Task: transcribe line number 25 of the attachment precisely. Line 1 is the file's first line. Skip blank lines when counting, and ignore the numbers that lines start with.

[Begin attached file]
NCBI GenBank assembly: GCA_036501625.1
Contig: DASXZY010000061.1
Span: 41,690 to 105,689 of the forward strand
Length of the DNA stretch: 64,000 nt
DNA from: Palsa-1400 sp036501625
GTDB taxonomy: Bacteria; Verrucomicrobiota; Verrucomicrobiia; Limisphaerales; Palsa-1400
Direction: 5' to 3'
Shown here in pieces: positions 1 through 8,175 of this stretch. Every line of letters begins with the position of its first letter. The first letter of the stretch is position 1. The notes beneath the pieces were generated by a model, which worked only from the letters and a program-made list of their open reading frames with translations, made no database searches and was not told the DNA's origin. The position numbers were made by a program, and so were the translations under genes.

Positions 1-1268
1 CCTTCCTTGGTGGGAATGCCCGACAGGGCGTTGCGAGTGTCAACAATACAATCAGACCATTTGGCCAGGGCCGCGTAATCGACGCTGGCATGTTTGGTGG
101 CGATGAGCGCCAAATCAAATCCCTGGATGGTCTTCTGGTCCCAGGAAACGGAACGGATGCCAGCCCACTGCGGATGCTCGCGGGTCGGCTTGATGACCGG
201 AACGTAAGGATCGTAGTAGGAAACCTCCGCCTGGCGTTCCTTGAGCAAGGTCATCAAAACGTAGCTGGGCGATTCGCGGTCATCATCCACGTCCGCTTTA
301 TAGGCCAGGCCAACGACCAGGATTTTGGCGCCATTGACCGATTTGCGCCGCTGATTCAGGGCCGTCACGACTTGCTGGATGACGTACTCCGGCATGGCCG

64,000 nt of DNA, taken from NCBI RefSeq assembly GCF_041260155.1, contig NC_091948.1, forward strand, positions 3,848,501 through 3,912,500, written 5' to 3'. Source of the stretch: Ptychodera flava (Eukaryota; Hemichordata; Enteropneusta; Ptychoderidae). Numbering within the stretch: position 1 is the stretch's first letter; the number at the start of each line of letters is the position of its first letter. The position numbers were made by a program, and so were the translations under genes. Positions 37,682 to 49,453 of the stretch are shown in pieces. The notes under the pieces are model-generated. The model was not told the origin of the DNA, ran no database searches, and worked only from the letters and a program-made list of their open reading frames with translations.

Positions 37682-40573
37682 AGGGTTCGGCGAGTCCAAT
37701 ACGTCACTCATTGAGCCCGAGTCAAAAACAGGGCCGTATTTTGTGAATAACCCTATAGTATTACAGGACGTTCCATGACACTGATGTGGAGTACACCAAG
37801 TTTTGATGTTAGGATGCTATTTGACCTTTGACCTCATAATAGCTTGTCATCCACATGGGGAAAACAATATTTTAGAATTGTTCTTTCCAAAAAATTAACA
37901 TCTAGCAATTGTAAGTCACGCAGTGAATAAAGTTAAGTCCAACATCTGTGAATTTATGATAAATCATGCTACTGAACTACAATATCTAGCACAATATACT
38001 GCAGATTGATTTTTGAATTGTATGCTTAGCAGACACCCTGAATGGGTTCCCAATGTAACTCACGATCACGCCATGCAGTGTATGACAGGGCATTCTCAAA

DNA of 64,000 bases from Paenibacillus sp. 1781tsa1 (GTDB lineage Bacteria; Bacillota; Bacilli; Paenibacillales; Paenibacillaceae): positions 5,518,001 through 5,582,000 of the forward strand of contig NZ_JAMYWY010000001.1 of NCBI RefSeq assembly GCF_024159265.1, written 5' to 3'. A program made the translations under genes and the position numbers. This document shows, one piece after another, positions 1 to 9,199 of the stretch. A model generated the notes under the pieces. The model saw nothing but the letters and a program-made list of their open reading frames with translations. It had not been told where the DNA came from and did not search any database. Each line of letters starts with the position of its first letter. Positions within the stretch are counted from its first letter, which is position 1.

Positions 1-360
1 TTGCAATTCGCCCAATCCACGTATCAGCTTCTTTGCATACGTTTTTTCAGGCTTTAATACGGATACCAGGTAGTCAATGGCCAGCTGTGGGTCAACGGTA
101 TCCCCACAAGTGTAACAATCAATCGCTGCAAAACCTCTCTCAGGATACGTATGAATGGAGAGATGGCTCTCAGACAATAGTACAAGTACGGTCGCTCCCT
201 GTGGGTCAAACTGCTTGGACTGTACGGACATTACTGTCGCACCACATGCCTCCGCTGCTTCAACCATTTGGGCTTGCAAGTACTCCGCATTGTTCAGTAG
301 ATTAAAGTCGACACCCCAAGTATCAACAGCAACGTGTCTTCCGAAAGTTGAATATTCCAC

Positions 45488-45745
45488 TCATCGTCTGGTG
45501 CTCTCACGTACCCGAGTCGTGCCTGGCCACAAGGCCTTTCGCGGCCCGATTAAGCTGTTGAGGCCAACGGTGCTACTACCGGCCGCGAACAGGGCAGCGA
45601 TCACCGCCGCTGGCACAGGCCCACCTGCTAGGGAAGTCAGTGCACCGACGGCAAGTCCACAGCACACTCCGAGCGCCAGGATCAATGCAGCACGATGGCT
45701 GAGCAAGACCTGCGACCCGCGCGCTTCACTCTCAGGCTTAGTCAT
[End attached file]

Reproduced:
201 GTGGGTCAAACTGCTTGGACTGTACGGACATTACTGTCGCACCACATGCCTCCGCTGCTTCAACCATTTGGGCTTGCAAGTACTCCGCATTGTTCAGTAG